Gustavo Benaim*, Alberto E. Paniz-Mondolfi and Emilia Mia Sordillo Pages 1 - 9 ( 9 )
The repurposing or repositioning of previously-approved drugs has become an accepted strategy for expansion of the pharmacopeia for neglected diseases. Accordingly, amiodarone, an inexpensive and extensively-used class III antiarrhythmic has been proposed as a treatment for Chagas’ disease and leishmaniasis. Amiodarone has a potent trypanocidal and leishmanicidal action, mainly acting through the disruption of parasite intracellular Ca2+ homeostasis, which is a recognized target of different drugs that have activity against trypanosomatids. Amiodarone collapses the mitochondrial electrochemical potential (Δφm) and induces the rapid alkalinization of parasite acidocalcisomes, driving a large increase in the intracellular Ca2+ concentration. Amiodarone also inhibits oxidosqualene cyclase activity, a key enzyme in the ergosterol synthesis pathway that is essential for trypanosomatid survival. In combination, these three effects lead to parasite death. Dronedarone, a drug synthesized with the objective of minimizing some of the adverse effects of amiodarone, displays trypanocidal and leishmanicidal activity through the same mechanisms, but curiously, being more potent on Leishmaniasis than its predecessor. In vitro studies suggest that other recently-synthesized benzofuran derivatives can act through the same mechanisms, and produce similar effects on different trypanosomatid species. Recently, the combination of amiodarone plus itraconazole, has been used successfully to treat 121 dogs naturally-infected by T. cruzi, strongly supporting the potential therapeutic use of this combination against human trypanosomatid infections.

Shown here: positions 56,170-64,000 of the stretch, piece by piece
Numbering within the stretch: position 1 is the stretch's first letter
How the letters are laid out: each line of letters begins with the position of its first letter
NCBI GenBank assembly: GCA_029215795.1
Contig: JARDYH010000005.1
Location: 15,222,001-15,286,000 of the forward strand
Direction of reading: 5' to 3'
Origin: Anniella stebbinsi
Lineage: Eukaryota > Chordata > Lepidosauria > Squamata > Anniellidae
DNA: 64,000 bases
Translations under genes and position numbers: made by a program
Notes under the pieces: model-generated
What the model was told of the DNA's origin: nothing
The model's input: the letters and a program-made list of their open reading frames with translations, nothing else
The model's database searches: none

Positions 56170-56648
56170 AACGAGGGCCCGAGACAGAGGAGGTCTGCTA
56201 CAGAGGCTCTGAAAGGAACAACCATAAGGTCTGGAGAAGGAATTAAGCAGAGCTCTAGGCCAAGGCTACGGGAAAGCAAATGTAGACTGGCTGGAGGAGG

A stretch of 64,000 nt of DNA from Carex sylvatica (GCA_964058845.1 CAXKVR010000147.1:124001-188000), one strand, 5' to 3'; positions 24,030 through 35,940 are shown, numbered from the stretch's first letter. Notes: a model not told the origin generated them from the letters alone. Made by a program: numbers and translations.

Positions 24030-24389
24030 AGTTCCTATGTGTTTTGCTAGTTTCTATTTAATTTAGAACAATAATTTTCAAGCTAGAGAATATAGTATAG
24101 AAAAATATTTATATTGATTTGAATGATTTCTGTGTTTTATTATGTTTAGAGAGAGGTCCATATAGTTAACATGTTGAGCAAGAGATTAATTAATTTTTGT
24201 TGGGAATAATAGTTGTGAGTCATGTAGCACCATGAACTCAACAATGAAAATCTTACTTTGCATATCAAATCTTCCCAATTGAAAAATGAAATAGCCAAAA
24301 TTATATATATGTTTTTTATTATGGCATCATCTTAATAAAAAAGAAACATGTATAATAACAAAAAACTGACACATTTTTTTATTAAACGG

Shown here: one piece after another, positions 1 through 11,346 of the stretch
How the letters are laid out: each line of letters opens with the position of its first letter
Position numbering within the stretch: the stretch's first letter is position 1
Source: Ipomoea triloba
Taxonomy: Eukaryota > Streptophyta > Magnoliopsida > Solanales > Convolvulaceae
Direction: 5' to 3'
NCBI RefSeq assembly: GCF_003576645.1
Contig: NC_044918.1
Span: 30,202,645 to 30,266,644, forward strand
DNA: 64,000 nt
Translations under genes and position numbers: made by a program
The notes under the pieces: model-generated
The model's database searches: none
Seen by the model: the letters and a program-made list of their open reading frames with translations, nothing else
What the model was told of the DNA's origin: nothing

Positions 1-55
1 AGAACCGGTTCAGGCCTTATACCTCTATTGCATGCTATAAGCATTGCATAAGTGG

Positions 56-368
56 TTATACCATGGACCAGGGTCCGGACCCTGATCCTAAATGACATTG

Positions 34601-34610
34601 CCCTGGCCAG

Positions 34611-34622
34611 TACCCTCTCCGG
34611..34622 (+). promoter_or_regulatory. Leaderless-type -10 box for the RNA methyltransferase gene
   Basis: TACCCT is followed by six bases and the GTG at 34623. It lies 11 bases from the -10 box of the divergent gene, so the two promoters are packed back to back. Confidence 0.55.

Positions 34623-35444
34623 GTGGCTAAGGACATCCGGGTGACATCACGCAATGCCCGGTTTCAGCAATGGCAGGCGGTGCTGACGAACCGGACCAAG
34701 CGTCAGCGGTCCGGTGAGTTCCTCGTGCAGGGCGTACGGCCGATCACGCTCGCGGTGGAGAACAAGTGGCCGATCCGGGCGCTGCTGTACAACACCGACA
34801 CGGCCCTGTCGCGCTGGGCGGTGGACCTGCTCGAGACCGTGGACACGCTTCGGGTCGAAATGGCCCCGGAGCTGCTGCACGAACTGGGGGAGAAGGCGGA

Amiodarone, Dronedarone, Benzofuran derivatives, Calcium, Trypanosoma cruzi, Chagas disease, Leishmaniasis
Instituto de Estudios Avanzados, Caracas, Instituto de Estudios Avanzados, Caracas, Institute for Health Sciences, Mount Sinai St Luke’s & Mount Sinai West, New York